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Beau Brummell : A Regency Dandy's Minimalist Jewelry Style

Have you noticed more men are now sporting jewelry? Thank goodness for us jewelry artisans! It's been a long 200 years since men wore much jewelry. The minimalist approach to male jewelry and understated fashion was started by the Regency dandy, Beau Brummell (1778–1840).

This Englishman's pared down style was the total opposite of the metrosexuals of the late 18th century - you know, the powdered wigs, high heels, glittery coats in bright peacock colours.

Brummell introduced and established for future generations, the modern man's suit with the fitted jackets and the wearing of trousers instead of knee breeches. He also advocated only three colours for men - white, tan, and blue-black. For him the only jewelry would be his bright buttons - occasionally a watch chain and fob and a simple signet ring.

Beau Brummell was born George Bryan Brummel, the son of a well-to-do middle class family. He inherited a considerable sum of money when his father died. He bought an army commission and joined the 10th Light Dragoons. Whilst there he became fast friends with the paunchy and hopelessly unfashionable Prince George, the future King George IV by giving him a few tips on how to dress.

Brummel quickly became the man about town. Known for his biting wit and his impeccable taste in clothes, Brummel also became the man to emulate. He said, “I have no talents other than to dress; my genius is in the wearing of clothes.”

Hoards of people actually visited his dressing room to watch him get ready for the day including the tedious tying of his elaborate cravats! Brummel spent more than two hours at his toilette, brushing his teeth, shaving, bathing - he even brushed his body all over - he never needed any perfumes because he was so clean. Thanks to him, soap and water use became fashionable.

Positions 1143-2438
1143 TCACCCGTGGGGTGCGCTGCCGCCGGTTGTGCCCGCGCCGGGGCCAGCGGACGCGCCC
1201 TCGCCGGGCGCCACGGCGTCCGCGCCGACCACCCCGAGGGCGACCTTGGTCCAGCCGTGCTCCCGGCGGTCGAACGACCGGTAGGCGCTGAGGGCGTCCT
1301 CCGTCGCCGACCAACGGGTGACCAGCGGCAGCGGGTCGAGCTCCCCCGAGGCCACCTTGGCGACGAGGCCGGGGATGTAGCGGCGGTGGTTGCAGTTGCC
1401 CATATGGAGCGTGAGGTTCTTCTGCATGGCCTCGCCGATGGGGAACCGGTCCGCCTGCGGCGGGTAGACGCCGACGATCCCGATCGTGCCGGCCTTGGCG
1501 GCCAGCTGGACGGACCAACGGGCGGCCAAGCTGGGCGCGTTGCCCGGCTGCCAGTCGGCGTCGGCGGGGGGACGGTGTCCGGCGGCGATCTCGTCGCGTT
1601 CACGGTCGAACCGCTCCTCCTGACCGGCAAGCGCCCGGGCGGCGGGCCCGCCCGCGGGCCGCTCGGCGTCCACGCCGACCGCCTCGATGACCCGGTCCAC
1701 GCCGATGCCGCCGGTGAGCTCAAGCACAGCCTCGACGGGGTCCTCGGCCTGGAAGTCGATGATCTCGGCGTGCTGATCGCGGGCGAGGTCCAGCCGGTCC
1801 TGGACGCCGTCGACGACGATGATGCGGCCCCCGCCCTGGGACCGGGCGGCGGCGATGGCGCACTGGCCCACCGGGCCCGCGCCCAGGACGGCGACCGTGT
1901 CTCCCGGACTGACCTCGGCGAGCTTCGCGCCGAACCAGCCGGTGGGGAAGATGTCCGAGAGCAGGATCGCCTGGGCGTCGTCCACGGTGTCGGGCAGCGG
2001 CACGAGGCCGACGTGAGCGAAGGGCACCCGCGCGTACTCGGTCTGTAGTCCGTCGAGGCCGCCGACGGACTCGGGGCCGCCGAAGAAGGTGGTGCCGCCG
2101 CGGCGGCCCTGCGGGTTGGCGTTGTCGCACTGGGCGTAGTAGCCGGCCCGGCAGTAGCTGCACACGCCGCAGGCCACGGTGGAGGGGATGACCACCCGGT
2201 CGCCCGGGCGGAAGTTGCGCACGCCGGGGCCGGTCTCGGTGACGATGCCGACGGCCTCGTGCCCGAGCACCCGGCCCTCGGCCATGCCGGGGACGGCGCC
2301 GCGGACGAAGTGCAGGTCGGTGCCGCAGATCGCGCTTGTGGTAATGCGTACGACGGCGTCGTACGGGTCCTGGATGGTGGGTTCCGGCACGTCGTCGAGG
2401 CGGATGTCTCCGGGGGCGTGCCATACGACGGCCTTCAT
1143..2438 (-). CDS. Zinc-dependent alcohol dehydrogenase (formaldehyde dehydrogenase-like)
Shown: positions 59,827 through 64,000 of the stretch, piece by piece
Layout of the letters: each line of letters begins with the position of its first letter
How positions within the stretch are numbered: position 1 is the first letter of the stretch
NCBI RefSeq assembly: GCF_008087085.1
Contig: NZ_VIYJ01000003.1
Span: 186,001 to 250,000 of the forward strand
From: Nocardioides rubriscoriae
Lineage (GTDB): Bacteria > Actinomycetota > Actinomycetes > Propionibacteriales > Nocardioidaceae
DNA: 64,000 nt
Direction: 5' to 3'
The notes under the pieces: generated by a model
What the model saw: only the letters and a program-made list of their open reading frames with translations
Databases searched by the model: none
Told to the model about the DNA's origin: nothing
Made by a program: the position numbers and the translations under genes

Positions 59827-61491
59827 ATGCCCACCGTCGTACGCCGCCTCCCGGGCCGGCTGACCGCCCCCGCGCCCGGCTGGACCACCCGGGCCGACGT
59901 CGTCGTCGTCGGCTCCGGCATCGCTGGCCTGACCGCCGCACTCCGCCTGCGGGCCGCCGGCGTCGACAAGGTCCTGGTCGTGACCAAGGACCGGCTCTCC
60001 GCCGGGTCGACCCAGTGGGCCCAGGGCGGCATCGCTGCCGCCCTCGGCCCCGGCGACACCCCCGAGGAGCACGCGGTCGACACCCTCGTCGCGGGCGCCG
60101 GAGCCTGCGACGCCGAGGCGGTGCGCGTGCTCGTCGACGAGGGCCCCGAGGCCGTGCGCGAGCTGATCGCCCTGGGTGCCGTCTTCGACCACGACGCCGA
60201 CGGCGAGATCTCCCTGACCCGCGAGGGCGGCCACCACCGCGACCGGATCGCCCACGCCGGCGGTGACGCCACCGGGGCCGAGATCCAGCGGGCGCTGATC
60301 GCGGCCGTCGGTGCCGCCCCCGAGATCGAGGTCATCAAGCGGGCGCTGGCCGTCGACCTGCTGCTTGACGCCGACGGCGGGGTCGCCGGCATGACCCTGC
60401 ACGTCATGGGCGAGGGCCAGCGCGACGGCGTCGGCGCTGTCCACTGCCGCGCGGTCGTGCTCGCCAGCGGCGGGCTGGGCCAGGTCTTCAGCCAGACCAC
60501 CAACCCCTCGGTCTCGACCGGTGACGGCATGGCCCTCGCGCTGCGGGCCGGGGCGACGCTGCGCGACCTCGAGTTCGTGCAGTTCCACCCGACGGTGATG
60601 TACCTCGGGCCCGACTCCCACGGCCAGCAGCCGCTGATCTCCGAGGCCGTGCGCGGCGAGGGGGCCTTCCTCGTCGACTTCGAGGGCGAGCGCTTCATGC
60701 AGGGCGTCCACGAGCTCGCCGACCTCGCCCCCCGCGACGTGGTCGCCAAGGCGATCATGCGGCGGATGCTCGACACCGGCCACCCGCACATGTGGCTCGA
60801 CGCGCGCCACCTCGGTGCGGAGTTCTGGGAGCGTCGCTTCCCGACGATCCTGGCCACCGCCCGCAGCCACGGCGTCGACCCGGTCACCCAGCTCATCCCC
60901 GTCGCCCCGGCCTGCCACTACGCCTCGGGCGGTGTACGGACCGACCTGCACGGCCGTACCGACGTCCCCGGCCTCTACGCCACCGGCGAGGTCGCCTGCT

He moved with the wealthy set and eventually, the overspending, addictive gambling and rich food took their toll on his wallet and his figure. The final blow came when he quarreled with the Prince. The climax was when the Prince ignored him at a social gathering. Brummell insolently and loudly remarked to Lord Alvanley standing next to the Prince, "Alvanley, who is your fat friend?"

Overnight he become persona non grata - unwelcome in society. His fortune gone, he fled to France to escape his creditors. For a man who dressed fastidiously in his youth, he continued to dress carefully if only to make sure he covered up unsightly blemishes from the mercury ointment he painted on his skin to treat his syphilitic rash. At the time, toxic mercury and arsenic medications were the only treatment for syphilis. He became mad from the disease and died in abject poverty in a French mental hospital, a toothless, shuffling wreck. He was only 57.

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Original Post by THE BEADING GEM
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1 comment:

  1. Such a sad demise. Seems history is filled with stories of people who rose in prestige and wealth only to fall to the bottom of the barrel, ending up wallowing in the dregs of a wasted life. Perhaps this is why the saying; "Be nice to those you meet on your way up as you'll met them again on the way down" , came into being.

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